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Insurance terminology

If you're considering insurance, or have received quotes from different providers, you might come across some unfamiliar terms. Understanding them will help you compare different types of insurance policies, what they cover, and what they don’t. 

Here are the most common terms and phrases you're likely to encounter:

A certificate of insurance is an official document that provides legal proof of your insurance coverage.

A claim is when you ask your insurance provider to cover some or all of your financial losses in response to an insured event - such as a theft or a car accident. If a deductible applies to your policy, this will be your contribution towards the costs of those losses.

A cooling off or free look period refers to the period during which you can cancel an insurance policy after purchase.

Exclusions are specific risks or events that you're not being covered for.

A grace period is the length of time after a premium is due in which a policy holder can make a premium payment without their insurance coverage lapsing. 

The insured is the person who the insurance coverages – usually also the policy holder.

An insurance broker is a person or third party that places insurance with an insurer on behalf of a customer. They can advise customers on insurance products depending on their needs. They can also provide other services such as handling claims.

Insurance coverage refers to the specific risks or events that your insurance policy is covering you for.

Insurance deductible is the amount you must pay towards the cost of any claim you make. Some policies do not have a deductible, while others allow you to pay a higher deductible in order to reduce the cost of your premium. Keep in mind that you'd need to cover the cost of any damages or losses if they were below the deductible amount.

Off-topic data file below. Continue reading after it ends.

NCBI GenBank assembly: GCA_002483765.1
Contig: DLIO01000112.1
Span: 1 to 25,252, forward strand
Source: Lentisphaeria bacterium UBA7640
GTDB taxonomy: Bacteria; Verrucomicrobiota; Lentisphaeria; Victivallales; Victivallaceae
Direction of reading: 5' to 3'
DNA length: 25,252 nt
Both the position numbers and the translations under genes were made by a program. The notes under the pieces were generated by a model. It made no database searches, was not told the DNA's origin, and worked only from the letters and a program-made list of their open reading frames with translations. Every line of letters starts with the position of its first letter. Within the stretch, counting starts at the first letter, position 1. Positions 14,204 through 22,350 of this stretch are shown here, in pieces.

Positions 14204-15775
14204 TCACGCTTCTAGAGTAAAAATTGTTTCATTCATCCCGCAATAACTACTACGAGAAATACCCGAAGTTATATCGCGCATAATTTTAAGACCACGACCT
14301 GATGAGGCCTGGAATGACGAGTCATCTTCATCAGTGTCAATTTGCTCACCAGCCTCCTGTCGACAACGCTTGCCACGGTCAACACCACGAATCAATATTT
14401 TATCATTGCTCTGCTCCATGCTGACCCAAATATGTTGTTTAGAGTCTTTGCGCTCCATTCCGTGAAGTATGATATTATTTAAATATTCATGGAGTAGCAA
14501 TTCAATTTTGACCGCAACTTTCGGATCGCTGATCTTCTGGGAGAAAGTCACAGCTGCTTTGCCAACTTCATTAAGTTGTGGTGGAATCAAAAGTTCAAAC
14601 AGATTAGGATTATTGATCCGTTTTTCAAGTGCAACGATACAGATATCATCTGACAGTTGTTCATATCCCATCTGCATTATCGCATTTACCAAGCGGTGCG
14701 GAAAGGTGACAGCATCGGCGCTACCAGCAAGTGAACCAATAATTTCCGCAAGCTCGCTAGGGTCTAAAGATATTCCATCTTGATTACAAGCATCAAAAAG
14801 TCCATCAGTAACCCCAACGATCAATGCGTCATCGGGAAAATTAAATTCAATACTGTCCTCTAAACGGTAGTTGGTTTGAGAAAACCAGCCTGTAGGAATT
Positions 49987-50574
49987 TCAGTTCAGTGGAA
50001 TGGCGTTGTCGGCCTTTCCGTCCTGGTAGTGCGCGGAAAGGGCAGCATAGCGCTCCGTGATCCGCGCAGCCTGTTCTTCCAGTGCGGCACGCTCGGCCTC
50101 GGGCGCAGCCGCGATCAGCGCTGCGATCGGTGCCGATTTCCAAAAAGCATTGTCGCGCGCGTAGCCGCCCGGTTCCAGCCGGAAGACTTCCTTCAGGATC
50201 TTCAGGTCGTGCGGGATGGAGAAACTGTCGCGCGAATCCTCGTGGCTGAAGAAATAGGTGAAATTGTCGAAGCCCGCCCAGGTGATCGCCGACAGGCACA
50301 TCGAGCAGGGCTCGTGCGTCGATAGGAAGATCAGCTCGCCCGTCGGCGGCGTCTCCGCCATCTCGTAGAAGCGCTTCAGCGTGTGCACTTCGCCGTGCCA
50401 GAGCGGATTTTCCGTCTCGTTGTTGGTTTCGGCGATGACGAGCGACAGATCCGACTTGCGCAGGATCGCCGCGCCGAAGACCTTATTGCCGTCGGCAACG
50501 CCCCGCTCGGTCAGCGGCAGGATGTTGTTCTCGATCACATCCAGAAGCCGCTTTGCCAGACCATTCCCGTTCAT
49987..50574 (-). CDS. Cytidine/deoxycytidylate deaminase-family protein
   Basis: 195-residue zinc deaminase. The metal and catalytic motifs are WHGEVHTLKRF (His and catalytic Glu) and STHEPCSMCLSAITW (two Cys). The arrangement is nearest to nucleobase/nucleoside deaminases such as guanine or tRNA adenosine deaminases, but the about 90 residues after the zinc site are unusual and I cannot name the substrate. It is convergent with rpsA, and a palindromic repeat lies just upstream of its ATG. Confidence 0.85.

An insurance policy is a contract of insurance, which refers to the level of coverage you have, summarises its terms, and details any particular conditions you should be aware of.

Maturity is when certain types of policy (such as life insurance or a pension) reach their agreed time limit. At this point, the policy ends, and its value is paid out.

The policy holder is the person who is taking out the insurance policy.

A premium is the total amount you pay for an insurance policy. It's often calculated annually, but depending on the type of insurance and policy maybe paid in regular instalments, for example monthly.

A rider is any additional coverage that you add to an existing policy, like coverage for specific items of value, or adding an extra driver to a motor insurance policy.  

In most countries or regions, a Summary of Insurance document that sets out the main features of an insurance plan or policy in clear, jargon-free language. This will make it easier for you to make like for like comparisons between products from different providers, and ensure you select the product that best suits your needs. 

The sum insured is the agreed value of an insured item or risk, which will form the basis of a claim.

Surrender value applies principally to life insurance, and is the amount of money you will get if you decide to access the money in your life insurance policy.

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